3-Racial prejudice is wrong and is condemned by the Bible because it is destructive. The fact that a person is black or white does not affect their life expectancy or quality of life unless violence or neglect results from the prejudice. The data is clear that most of the GLBTQ choices are destructive to people’s health and shorten their life expectancy. Transgender surgery, for example, condemns the patient to a life of drugs to sustain the hormonal condition and those drugs shorten life expectancy. Most homosexual acts have a negative effect on life expectancy. The life expectancy of GLBTQ participants is significantly lower than the national average.
God has given us instructions on how to use the gift of sex in the best and most productive way. Condemnation of alternatives to God’s instructions is because those alternatives violate the design God built into our bodies. Instructing someone in the best way to use a gift they have been given is not abusive. The individual still has the right to decide whether they will follow the instructions.
On July 3, 2019, Hobby Lobby took out a full-page ad in newspapers all over the country titled One Nation Under God. Hobby Lobby and Chick-Fil-A are two large companies in the United States that have consistently pushed a Christian agenda in the way they conduct their business and in the things they promote.
Chick-Fil-A closes on Sundays to allow their employees to attend Church and spend time with their families. Atheists groups have tried to prevent Chick-Fil-A from getting contracts at airports and public universities because of their Christian stand.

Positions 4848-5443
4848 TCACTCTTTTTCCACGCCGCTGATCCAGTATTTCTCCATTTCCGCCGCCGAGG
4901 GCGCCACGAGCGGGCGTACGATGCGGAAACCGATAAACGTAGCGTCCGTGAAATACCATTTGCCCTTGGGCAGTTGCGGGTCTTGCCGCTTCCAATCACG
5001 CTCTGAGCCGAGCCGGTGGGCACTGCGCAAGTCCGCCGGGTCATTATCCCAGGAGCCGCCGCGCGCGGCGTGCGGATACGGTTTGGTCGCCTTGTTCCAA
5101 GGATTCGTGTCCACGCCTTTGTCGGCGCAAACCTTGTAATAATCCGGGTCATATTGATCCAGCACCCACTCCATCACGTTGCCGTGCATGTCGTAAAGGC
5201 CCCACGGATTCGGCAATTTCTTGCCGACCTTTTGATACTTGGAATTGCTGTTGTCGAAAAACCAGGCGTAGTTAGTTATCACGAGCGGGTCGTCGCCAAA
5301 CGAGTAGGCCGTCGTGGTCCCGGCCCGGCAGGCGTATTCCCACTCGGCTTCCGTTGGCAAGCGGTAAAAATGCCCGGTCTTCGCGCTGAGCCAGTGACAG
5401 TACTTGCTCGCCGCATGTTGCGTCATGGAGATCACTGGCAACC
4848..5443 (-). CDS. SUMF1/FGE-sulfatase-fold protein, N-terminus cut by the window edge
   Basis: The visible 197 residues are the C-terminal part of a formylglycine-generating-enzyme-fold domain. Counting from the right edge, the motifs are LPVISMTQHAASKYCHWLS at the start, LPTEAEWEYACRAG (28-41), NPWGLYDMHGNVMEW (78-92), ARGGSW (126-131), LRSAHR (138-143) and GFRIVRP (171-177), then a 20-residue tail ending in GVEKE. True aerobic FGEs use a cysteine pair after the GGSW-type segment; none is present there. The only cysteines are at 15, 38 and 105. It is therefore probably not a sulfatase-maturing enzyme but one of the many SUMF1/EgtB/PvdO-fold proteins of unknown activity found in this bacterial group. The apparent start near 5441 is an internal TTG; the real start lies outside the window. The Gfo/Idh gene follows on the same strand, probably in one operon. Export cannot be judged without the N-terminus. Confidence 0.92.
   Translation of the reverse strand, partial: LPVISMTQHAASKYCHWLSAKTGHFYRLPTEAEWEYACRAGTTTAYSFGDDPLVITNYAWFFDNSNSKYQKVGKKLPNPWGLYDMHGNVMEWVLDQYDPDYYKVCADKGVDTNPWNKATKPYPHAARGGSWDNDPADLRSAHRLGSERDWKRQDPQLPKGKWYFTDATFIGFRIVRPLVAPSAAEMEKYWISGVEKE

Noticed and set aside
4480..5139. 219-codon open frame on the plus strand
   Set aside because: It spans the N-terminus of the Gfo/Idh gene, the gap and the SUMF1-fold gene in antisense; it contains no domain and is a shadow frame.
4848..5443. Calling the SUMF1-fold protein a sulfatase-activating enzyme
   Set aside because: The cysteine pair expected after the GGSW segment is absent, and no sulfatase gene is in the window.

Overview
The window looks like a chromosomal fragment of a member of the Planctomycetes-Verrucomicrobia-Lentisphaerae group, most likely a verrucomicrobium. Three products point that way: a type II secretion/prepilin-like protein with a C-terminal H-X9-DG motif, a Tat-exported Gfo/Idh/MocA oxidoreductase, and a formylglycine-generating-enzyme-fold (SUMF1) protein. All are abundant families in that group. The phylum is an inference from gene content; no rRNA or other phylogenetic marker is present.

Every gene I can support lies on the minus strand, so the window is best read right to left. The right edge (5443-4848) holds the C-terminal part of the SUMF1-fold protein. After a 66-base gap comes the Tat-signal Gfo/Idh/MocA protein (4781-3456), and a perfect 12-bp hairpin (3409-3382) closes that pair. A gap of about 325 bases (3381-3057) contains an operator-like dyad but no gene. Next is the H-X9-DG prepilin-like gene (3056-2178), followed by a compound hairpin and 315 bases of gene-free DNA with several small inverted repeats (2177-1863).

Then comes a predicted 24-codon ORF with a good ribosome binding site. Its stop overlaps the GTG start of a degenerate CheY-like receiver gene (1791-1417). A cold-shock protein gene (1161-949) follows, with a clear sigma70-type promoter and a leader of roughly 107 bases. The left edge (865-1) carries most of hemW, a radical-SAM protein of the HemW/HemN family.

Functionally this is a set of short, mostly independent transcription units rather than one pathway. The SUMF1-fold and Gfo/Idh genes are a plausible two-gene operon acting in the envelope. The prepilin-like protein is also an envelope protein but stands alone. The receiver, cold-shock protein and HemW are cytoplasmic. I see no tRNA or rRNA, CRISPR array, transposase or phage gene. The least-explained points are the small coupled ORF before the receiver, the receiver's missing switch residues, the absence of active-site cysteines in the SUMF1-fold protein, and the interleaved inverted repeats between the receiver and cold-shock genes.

Hobby Lobby has also promoted the Christian faith and its values and practices. The One Nation Under God ad quotes Psalms 33:12, which says: “Blessed is the nation whose God is the Lord, the people He chose for His inheritance.” The ad also quotes American presidents, founding fathers, Supreme Court justices and rulings, Congress members, educators, and even foreign opinions.
The quotes in One Nation Under God are worth reading, and they show America’s history in relation to the Christian faith. It would be interesting to see what difficulties the ad buyers of Hobby Lobby ran into when they tried to purchase space in some newspapers that are traditionally opposed to Christianity.
When I was active in organized atheism, the most visible atheist in America was a lady named Madalyn Murray. She started battling organized religion in the 1930s and was best known for her successful challenge to prayer in public schools. She married a U.S. Marine in 1965 and took the name Madalyn Murray O’Hair. Because of her work, she became known as the most hated woman in America.
As a young atheist, I was inspired by her debating skills, and I used her posters and many of her arguments in my atheist activities. Her business manager eventually murdered her. After she died, all kinds of stories surfaced about her activities. Robert Liston had several interviews with her, and some of her comments as he reveals them are interesting. Here are a few:
“I am more interested in having a good fight than I am in the separation of church and state.”
“I don’t really care that much about atheism. I’m not well-read in philosophy and theology. I’ve always been more interested in politics and social reform.”